Añes, William (1562–1630), merchant of Youghal, Co. Cork, possibly born in London, was seventh son among fourteen children of Dunstan (aka Benjamin George or Gonsalvo George) Añes (d. 1594) and his wife Constance Ruyse, both of Spanish descent. The Añes (variously spelt Aynes, Agnes, Ames, Anias, Annias, Annyas), a Marrano family of Valladolid, had a footing in England by 1521 and took refuge there in 1541. Dunstan was a purveyor to the household of Elizabeth I, became a freeman of the Grocer's Company in 1557, and was granted arms in 1568. William Annyas, who may have been William Añes's great-uncle, was mayor of Youghal in 1555. William Añes's uncle Francis (Francisco), the town's mayor in 1569, 1576, and 1581, was described as ‘burgomaster and agent’ of the citizens in 1583.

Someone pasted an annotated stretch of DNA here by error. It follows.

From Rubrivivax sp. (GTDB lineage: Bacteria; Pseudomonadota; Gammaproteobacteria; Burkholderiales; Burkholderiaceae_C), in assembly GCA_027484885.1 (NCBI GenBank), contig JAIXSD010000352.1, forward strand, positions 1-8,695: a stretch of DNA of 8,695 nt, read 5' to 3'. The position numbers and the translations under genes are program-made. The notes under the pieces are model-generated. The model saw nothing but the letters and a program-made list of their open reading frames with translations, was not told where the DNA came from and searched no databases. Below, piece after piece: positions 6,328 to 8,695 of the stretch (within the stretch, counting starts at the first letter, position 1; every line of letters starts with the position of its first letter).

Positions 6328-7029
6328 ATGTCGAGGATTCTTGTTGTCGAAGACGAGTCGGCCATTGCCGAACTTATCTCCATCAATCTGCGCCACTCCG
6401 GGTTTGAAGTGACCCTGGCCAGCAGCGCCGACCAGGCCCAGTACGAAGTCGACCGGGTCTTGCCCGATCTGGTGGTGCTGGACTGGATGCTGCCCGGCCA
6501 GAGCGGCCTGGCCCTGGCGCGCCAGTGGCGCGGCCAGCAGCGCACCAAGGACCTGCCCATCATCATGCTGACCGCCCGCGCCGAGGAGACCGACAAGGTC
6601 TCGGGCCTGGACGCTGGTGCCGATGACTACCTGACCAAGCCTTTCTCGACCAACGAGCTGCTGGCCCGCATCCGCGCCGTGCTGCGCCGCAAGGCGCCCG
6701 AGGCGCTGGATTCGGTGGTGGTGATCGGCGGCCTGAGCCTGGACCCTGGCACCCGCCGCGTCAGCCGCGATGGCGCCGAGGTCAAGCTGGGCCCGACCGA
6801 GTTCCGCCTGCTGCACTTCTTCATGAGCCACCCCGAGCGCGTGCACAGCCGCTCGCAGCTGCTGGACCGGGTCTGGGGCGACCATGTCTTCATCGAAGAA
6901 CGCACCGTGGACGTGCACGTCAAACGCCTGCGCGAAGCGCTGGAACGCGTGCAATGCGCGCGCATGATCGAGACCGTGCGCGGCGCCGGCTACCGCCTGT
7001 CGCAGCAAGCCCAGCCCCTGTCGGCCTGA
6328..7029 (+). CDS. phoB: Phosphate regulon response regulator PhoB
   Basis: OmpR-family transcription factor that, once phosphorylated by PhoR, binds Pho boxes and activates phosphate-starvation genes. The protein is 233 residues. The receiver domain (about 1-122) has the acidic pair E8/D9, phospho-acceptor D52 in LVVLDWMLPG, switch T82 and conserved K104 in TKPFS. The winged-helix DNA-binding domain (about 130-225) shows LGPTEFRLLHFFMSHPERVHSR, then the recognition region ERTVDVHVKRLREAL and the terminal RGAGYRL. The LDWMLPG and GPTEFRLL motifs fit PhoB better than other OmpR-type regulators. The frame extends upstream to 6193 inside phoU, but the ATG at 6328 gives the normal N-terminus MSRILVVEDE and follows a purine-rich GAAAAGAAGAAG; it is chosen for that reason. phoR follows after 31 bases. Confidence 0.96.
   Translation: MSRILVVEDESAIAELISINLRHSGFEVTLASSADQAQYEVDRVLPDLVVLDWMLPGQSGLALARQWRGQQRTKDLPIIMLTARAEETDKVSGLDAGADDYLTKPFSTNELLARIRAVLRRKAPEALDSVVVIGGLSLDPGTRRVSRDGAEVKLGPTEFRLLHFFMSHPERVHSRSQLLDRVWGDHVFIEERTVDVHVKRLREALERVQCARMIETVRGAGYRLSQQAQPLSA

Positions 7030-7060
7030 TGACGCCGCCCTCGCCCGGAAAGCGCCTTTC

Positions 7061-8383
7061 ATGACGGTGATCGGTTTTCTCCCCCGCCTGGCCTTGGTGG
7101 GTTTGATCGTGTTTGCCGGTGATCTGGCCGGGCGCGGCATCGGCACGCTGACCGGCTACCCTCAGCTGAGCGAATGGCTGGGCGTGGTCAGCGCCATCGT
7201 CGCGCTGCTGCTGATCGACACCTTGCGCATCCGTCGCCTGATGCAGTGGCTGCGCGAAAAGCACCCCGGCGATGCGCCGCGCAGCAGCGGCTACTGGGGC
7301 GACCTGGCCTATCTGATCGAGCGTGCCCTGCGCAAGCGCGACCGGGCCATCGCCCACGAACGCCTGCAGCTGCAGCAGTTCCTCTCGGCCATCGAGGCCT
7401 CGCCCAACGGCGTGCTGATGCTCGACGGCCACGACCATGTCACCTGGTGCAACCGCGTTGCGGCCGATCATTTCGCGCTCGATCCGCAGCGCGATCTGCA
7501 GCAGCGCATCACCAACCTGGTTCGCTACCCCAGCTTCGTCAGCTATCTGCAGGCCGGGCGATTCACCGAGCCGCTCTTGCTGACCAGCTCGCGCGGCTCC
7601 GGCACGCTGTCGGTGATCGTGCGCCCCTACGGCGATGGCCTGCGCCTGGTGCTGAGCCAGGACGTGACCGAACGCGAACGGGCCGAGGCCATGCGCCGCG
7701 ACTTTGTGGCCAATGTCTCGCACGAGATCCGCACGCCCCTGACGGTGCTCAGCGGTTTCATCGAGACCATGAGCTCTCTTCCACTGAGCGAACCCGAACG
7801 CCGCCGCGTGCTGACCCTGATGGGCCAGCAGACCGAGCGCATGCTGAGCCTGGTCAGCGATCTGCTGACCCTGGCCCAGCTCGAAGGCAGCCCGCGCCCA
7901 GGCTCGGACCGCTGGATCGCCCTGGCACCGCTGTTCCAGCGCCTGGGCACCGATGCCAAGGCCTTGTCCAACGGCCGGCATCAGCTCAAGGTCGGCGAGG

Francis and his nephew William both distinguished themselves in defending Youghal during the Munster rebellion (the 10th earl of Ormond (qv) told the privy council that ‘William Aynes behaved himself like a tall and valiant man’), and in 1585 Francis served as a commissioner and William as a juror in an inquisition into a local estate. William also took part in his family's continuing interest in the Peninsula: following the example of his elder brother Benjamin (1551–89), an agent for Walsingham, he went on missions to Portugal (1581) and with his brother Jacob (b. 1552) to the Azores (1582), reconnoitring for a future visit by Sir Francis Drake; they were received by the queen on their return. The Spanish ambassador at this time described William as having ‘a fair and handsome face and a small beard’. The family also assisted Don Antonio, the Portuguese pretender, in attempts to recover Portugal. William's sister Sarah (b. 1550) married Roderigo Lopez, who became chief physician to the queen in 1581 but was accused (1594) of conspiracy against the queen's life; the stress of the affair may have contributed to Dunstan's death that year. William married Frances (d. 1601); they had three sons.